Science has its limits. Human institutions are far too complicated to explicate at the same level of precision as for example the findings of physics (always the touchstone of scientific validity). But you don’t need precision to make predictions. For example, we likely will never understand evolution in precise detail, but we know generally how it works, and can make accurate predictions even in our ignorance. Newton was fully aware that his theory had a serious flaw, but decided to ignore it because the theory was so useful (and still is).
So by looking back into our evolution, and observing at present how we use our knowledge, we can come up with a conclusion that is as valid as any in science: we cannot continue to maintain a consumption-based economy for much longer. But all the evidence I can muster makes it extremely unlikely that we can act on the imperative described by Damasio: changing our behavior globally, quickly and in a way that defies our innate and culturally learned ways of doing things.
We must somehow invent a society and economy that is not based on growth, one in which the number of “natural” molecules that we turn into “useful” molecules abruptly stops growing, in which all are provided with basic goods and services and our efforts are focused laser-like on saving what is left of the biodiversity on earth. To the politician and economist, lack of economic growth equals stagnation, deflation and misery. So we plow ahead into a future using an economic model that by definition cannot survive over the long run and has already begun to break down.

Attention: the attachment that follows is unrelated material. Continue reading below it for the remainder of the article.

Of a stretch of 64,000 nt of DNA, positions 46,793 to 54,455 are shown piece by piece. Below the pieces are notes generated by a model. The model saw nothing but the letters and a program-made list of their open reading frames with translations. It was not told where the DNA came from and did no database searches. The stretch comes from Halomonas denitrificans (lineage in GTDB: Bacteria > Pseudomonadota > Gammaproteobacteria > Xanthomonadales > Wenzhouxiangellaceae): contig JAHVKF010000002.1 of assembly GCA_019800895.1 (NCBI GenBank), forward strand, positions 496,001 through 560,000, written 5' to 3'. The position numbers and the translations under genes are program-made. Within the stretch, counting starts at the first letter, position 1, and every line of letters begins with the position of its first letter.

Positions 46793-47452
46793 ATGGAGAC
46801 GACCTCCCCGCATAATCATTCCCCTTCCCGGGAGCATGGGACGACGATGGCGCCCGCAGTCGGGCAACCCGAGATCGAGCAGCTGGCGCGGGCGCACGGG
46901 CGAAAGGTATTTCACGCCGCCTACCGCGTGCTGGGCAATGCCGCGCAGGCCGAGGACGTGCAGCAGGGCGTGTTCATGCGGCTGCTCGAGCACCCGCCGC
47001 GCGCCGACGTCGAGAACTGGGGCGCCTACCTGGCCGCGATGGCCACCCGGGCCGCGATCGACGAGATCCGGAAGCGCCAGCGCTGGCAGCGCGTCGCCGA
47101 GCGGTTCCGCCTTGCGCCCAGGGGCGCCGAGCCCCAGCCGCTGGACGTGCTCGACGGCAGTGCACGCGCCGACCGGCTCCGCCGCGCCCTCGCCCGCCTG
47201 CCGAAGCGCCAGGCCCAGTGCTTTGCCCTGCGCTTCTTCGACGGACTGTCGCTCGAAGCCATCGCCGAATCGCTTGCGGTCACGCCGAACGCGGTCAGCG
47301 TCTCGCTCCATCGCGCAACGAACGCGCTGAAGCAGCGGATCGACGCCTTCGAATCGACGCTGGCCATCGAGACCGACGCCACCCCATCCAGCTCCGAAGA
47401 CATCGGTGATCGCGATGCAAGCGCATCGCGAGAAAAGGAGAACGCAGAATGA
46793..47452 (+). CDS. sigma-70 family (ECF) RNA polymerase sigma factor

Saving civilization will require a reversal of our value system from the accumulation of resources to their redistribution. We will need to be satisfied with what we have (or in the case of “advanced” societies, give up a lot of what we have). We will have to abruptly stop population growth. We will have to abandon or drastically modify the contemporary religion of personal liberty in the service of working together to survive. I am as dependent on personal liberty as the next American, but our quest for liberty is leading us to destruction. The New Hampshire license plate motto, “Live free or die,” seems prophetic, not exhortatory.